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Old Town School of Folk Music Songbook Volumes Two & Three

Rating: 9/10 ?

July 30, 2007
Chicago's Old Town School of Folk Music is one of the city's most established and renowned music institutions, emphasizing tradition and craft in a business obsessed with hyped acts. The school, which hosts concerts, music classes for adults and children, and operates a music store, is being honored on its 50th birthday by Bloodshot Records with the release of Old Town School of Folk Music Songbook Volumes Two and Three . The first volume, a collection of 20 songs, was released in October of 2006.

Like volume one, volumes two and three consist of folk songs performed by established artists or teachers who work at the school. Paul Tyler, a music scholar and fiddle teacher at Old Town, provides well-detailed commentary in the linear notes, explaining the origin and significance of each song. The songs in this collection are varied - some are popular folk songs that have been covered by several famous musicians (Donovan's "Colours," "South Australia," "Wild Rover," "When the Saints Go Marchin' In," "Corrina, Corrina," "Greensleeves," and "Water is Wide"). Others are lesser-known folk standards (at least to the untrained ear) that are no less important.

When listening to the more familiar songs, it's interesting to hear how each musician handles the material, and Tyler's notes provide good background describing how the song has evolved. The rowdy Irish standard "Wild Rover," for example, was actually a broadside ballad that also has been sung in Australia and the Canadian Maritimes, according to Tyler's notes. Compared to rowdy versions by The Dubliners or Dropstick Murphys, Chicago folk rockers Sunnyside Up treat it as a ballad with lovely results. With a slower tempo and simple acoustic backdrop, the song is more sorrowful, especially paired with female vocalist Erin Flynn.

"When the Saints Go Marchin' In" - often associated with jazz music and marching bands - actually started as a hymn, and the song is treated delicately by Lost Bayou Ramblers.

Though a lot of people may not immediately recognize some of the lesser-know songs, they can actually be more interesting to hear and understand.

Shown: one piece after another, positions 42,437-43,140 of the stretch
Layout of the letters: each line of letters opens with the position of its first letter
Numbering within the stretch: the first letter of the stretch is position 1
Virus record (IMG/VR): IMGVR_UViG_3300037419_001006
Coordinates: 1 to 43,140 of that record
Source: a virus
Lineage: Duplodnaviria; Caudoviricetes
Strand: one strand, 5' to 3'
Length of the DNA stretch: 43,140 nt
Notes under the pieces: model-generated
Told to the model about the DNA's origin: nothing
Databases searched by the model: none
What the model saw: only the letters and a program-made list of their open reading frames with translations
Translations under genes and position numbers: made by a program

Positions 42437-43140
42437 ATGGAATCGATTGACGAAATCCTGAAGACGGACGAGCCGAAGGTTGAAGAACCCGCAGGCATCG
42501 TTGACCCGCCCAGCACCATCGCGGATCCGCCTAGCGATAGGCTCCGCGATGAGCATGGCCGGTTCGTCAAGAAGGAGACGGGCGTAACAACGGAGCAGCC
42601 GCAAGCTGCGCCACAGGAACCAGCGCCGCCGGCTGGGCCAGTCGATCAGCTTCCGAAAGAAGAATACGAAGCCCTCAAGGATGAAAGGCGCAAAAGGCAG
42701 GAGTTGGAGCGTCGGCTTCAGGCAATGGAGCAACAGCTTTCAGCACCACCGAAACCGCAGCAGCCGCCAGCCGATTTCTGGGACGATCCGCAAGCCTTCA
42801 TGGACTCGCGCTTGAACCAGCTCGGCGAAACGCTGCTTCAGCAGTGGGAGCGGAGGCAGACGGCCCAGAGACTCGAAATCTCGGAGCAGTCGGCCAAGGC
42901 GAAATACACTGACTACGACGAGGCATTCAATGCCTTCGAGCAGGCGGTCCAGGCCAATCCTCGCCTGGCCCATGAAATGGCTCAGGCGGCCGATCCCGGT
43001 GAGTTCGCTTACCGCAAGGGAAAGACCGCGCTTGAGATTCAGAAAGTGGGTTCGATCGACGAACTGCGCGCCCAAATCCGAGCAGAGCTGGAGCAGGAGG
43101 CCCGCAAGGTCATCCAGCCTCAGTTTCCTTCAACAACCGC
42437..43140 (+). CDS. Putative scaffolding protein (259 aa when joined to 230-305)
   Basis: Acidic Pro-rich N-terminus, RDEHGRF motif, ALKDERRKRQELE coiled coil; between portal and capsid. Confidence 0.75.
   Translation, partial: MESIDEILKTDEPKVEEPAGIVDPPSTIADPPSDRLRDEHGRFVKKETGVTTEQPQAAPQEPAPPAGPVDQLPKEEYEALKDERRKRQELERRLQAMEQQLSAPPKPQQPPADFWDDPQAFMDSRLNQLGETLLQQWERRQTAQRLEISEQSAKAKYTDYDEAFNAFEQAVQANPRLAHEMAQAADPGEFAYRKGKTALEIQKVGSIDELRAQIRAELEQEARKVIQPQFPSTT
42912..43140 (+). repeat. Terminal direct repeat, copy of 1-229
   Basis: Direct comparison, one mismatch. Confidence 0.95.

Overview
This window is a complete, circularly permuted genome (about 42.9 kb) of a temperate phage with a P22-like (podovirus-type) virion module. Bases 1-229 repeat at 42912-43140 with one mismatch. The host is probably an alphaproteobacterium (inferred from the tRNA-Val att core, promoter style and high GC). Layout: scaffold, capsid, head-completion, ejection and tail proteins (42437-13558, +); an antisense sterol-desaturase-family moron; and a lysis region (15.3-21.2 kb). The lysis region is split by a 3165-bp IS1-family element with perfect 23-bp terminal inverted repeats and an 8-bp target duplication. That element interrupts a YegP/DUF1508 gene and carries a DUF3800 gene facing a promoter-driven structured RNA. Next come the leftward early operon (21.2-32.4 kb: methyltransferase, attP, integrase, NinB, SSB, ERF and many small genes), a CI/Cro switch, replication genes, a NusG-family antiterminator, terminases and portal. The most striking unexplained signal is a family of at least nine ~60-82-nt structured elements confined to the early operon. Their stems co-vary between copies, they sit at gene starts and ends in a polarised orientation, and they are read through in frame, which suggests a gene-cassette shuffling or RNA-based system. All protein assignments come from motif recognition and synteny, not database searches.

Chicago favorites The Zincs provide a notable version of "Simple Gifts" (note the light percussion in the background); with intertwining voices, Kelly Hogan and Scott Ligon provide a lovely version of "Last Thing on My Mind;" Ted Parrish's "(When Things Go Wrong) It Hurts Me Too," recalls the blues in folk music; The Glowworms give soul to the groovy "Tell Old Bill"; and "Cindy," performed by Hump Night Thumpers, features one of the funniest lines in the collection ("I wish I was an apple a-hangin' on a tree and every time my Cindy passed, she'd take a bite of me").

In volume three, Chicago singer Nora O'Connor (who has sung with Andrew Bird, among others) provides a beautiful version of "Home on the Range." O'Connor has one of those voices that sounds contemporary but perfectly channels folk standards to make them sound fresh. Also notable is "Hard and It's Hard" performed by Catherine Hall and Michael Miles' version of "Shine On, Harvest Moon."

At 42 songs (21 for each volume), the collection can be exhaustive to get through, but it certainly gives you a strong introduction into the dense history of folk music - all through the eyes of the Old Town School of Folk Music.

Reviewed by Sheila Burt
A contributing writer for LAS based near Chicago, Illinois.

See other reviews by Sheila Burt



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